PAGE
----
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Phenotypic heterogeneity within patients and controls may explain why the genetic variants contributing to schizophrenia risk explain only a fraction of the heritability. The aim of this study is to investigate quantitative and qualitative differences in psychosis symptoms in a sample including psychosis patients, their relatives, and community controls. We combined factor analysis and latent class analysis to analyze variation in Comprehensive Assessment of Symptoms and History lifetime-rated symptoms in 4286 subjects. The Wechsler Adult Intelligence Scale-Intelligence Quotient (N = 2663) and the Camberwell Assessment of Need rating scale (N = 625) were assessed in a subsample. Variation in 5 continuous dimensions (disorganization, positive, negative, mania, and depression) was accounted for by the presence of 7 homogeneous classes (Kraepelinian schizophrenia, affective psychosis, manic-depression, deficit nonpsychosis, depression, healthy, and no symptoms). Eighty-five percent of the schizophrenia patients was assigned to the Kraepelinian schizophrenia class (characterized by high scores on the 5 dimensions, low IQ, and poor outcome) while 15% was assigned to the affective psychosis class (relatively low disorganization and negative scores, normal IQ, and good outcome). In bipolar patients (91% bipolar I), 41% was assigned to the Kraepelinian schizophrenia class, 44% to the affective psychosis class, and 10% to the manic-depression class. Latent class membership was associated with intelligence in psychosis patients and in their relatives but not in community controls. In conclusion, symptom heterogeneity is more pronounced in bipolar disorder compared with schizophrenia. Reducing phenotypic heterogeneity within psychosis patients and controls may facilitate etiological research.
Genetic factors are thought to explain a large proportion (~80%) of the variance in susceptibility to schizophrenia.1 However, attempts to identify specific genes playing a role in this disorder have not been very successful.2 In fact, the genes identified to date explain only a small proportion of the observed variation, and findings are inconsistent across studies. This discrepancy between the high heritability and the small proportion of variance explained by observed genes has been referred to as “the case of the missing heritability.”3
A possible reason for the lack of association findings between common single nucleotide polymorphisms and psychiatric disorders in case-control studies may be phenotypic heterogeneity. Schizophrenia is characterized by diverse psychopathology, such as hallucinations, delusions, thought disorder, cognitive impairment, and negative symptoms. Individual patients differ with respect to age of onset, course of illness, and symptom profiles.4 Furthermore, the symptoms used to characterize schizophrenia do not define a specific syndrome but rather the diagnosis allows a number of different combinations of symptoms (ie, it is a polythetic construct). This is important for genetic studies because patients with different symptom profiles may have different genetic vulnerabilities. Moreover, if a gene has an effect only in a particular subset of patients, the statistical power to detect this gene would decrease dramatically by collapsing all patients into one clinically diverse group.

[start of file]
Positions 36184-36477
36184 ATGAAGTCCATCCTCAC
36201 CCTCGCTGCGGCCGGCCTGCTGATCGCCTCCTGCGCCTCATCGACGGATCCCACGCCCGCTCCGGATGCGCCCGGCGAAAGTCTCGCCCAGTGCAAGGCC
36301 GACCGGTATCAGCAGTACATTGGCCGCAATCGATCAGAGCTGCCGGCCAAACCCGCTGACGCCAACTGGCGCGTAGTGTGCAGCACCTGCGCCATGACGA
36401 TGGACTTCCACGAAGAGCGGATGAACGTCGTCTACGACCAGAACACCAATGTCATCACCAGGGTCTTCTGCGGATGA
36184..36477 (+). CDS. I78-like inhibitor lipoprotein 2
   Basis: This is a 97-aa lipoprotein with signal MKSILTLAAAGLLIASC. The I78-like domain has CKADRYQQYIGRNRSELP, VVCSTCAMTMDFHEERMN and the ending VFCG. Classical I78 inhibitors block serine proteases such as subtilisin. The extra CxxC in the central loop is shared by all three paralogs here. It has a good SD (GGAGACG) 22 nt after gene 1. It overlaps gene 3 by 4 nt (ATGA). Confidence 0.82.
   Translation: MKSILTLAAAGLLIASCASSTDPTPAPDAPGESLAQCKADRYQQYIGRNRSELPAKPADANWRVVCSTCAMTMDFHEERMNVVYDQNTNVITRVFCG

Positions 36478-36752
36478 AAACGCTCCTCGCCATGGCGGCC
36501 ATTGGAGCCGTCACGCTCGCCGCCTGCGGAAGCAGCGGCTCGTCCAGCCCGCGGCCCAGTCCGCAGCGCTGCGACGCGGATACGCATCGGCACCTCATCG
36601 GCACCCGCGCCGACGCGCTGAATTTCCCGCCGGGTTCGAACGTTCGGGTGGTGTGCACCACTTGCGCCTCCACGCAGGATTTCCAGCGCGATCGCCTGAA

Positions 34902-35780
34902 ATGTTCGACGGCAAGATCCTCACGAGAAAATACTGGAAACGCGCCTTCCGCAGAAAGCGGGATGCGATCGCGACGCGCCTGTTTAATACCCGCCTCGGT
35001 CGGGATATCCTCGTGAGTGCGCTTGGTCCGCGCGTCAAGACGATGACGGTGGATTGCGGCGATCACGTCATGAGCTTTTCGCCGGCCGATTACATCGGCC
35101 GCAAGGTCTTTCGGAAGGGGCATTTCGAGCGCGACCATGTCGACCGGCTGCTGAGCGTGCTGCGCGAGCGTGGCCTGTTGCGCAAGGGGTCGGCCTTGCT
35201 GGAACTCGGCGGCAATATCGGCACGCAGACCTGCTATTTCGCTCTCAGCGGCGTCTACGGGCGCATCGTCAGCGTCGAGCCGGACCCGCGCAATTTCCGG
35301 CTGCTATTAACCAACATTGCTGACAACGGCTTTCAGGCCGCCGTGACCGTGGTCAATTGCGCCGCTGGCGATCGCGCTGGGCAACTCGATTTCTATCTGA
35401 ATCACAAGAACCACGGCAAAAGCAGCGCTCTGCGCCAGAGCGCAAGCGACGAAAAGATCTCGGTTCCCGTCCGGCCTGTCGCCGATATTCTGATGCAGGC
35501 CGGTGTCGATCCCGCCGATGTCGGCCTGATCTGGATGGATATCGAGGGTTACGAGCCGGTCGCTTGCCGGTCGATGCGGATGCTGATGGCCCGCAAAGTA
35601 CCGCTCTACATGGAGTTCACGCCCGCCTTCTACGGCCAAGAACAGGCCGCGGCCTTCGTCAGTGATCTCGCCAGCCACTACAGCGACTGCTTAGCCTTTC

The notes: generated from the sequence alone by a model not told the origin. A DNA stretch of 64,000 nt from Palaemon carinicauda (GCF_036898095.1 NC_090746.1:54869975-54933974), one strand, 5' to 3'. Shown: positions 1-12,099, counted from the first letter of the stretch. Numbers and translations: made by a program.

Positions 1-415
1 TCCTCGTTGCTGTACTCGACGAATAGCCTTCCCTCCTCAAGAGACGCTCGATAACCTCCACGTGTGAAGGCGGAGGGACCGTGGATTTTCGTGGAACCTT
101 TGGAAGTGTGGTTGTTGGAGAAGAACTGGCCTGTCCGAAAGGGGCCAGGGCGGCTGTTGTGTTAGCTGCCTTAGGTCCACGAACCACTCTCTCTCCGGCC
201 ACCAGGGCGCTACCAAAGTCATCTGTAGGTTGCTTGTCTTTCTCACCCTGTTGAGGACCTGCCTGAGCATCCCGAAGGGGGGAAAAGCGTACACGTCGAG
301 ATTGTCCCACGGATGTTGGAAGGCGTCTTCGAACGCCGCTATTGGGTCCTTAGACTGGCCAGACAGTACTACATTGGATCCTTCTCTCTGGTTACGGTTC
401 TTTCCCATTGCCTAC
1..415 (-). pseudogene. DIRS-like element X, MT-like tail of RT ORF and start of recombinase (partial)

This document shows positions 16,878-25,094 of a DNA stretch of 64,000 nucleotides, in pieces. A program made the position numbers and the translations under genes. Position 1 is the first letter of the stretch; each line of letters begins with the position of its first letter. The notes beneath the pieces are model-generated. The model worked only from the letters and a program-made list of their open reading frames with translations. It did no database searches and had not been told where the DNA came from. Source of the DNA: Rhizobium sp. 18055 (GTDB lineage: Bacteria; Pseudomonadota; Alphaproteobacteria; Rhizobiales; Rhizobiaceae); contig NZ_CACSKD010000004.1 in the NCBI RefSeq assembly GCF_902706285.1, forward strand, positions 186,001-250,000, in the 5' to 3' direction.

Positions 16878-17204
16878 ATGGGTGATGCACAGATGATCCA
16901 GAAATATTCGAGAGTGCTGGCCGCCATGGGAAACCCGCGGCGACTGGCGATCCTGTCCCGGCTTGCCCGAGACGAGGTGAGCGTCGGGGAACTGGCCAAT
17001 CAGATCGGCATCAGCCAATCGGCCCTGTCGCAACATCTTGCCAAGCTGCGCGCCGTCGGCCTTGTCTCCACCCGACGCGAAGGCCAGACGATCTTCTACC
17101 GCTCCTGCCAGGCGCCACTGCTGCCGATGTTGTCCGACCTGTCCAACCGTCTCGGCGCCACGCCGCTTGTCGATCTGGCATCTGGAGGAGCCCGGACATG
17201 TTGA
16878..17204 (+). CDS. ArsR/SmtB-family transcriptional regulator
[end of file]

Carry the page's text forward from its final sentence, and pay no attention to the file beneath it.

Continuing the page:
Surprisingly, the enormous effort that has been made to accurately measure the genotypic information has not been matched by similar investments at the phenotypic level. Although a wide body of literature exists regarding the classification of psychotic disorders, dating back to the late 19th and early 20th century (Kraepelin,5 Bleuler,6 and Schneider7), the issue has remained unresolved. In the 1990’s, data-driven approaches revealed the existence of groups of patients with similar symptom profiles8 while others advocated a dimensional view of psychosis.9 An important step toward incorporating phenotype refinement in genetic and etiological research was made in a recently published study by McGrath and colleagues10, which describes novel factorial dimensions of schizophrenia. However, the dimensional scores in their study were not normally distributed which may reflect clustering of patients within the sample. Here, we will specifically address the question whether we can identify groups of patients with similar symptom profiles. This is important in genetic studies of schizophrenia as a causal genetic variant may lead to a particular combination of symptoms instead of influencing only one particular dimension.
In the present study, we followed a comprehensive approach toward phenotype refinement of schizophrenia and extend previous research in 2 ways. First, we studied the variation in symptom prominence by allowing both continuous latent factors (dimensions) and categorical latent factors (classes). Second, a limitation of previous studies examining the structure of psychosis is that these have principally used samples of patients and occasionally relatives of patients. However, genetic studies are usually designed to compare patients with controls, and it may therefore be of interest to evaluate the symptom structure present in the control group as well because subclinical forms of psychosis may be present in the general population.11